On another note, as I watched Soloman’s freedom stolen from him, Eliza’s children ripped from her arms, the raping/beating/whipping of Patsy, and the absence of a father for 12 years, it made me think of resilience and how it is used when talking about persons and the Black experience, and how this word by focusing on the people fails to truly illuminate the severity of the conditions imposed on Black persons.
Eliza’s reaction to Soloman when he told her to “stop your wailing’ is a perfect example for deconstructing the polemic around resilience and Black persons. Why is it that we are told to bottle up are responses to pretty horrific situations? Do you tell a child who falls off a tree and breaks their leg to stop crying? Probably not. We as a collective are completely within our right to be angry, sad, or infuriated. The resilience is partially appropriate but it does not completely capture the severity of the Black experience in the antebellum south and the resulting systems, actions, and attitudes of oppression that have stepped in to fill the shoes of legalized enslavement.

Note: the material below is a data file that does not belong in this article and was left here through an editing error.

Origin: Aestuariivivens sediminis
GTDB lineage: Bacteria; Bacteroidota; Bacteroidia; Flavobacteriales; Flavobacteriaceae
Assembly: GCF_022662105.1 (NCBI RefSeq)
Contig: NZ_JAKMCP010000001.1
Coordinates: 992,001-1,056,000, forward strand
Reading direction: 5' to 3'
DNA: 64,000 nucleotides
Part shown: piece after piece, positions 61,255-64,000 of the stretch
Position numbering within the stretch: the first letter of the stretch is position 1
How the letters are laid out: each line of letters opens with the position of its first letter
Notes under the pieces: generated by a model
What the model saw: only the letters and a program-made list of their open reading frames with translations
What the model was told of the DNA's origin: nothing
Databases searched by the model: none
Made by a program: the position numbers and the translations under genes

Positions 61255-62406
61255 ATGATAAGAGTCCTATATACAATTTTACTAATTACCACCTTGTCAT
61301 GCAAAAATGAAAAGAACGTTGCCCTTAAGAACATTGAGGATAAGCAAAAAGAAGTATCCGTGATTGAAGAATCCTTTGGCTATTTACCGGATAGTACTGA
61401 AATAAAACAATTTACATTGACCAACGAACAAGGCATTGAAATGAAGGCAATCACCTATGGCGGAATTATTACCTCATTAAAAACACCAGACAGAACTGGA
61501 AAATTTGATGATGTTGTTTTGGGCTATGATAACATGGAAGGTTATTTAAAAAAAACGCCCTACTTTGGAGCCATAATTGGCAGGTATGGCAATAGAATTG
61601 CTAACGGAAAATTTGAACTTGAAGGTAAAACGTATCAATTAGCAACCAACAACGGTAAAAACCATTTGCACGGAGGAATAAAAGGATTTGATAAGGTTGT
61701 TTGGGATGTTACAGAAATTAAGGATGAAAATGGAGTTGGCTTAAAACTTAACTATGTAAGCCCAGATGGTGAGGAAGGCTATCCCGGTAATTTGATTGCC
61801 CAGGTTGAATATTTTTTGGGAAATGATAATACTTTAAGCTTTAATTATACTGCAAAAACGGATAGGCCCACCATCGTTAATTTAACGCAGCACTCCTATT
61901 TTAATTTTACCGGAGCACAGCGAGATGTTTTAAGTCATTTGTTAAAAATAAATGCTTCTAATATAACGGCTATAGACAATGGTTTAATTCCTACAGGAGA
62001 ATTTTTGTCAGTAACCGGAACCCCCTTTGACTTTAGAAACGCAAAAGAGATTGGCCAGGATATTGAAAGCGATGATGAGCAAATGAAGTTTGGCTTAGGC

Yes, we as a community and people are strong and have endured. We are still standing in spite of centuries of debilitating institutionalized oppression that is always at work. At work stripping us of our culture, sense of self, and identity. At work committing daily executions and acts of violence against Black men and women without bringing justice to the perpetrators.
Resilience may be word used to describe our strength but it may also be a term that takes away from the severity of the conditions our ancestors experienced and we are still currently experiencing. A more fitting term to describe the Black experience is that we continuing to live with an unaddressed trauma.
We are living with centuries of trauma that continue to manifest/proliferate in this new millennium. Being strong or having to play the game in order to survive another day doesn't change how fundamentally messed up the American society is. It doesn't change that we are still dealing with psychological, institutional, and physical acts of racism and oppression. Just as Eliza told Solomon just because Ford trusted your carpentry advice and "rewarded" him with a violin (not freedom) does not change his current condition or his role. Ford is still a slaveholder and Solomon is his captive. And whether we are strong enough to endure maltreatment is besides the point.
As our rights continue to be stripped away and bodies stripped of life, 12 Years A Slave serves as crystal clear mirror reflecting back at us, Black persons living in America, the nature of our current conditions which hardly resembles progress let alone freedom.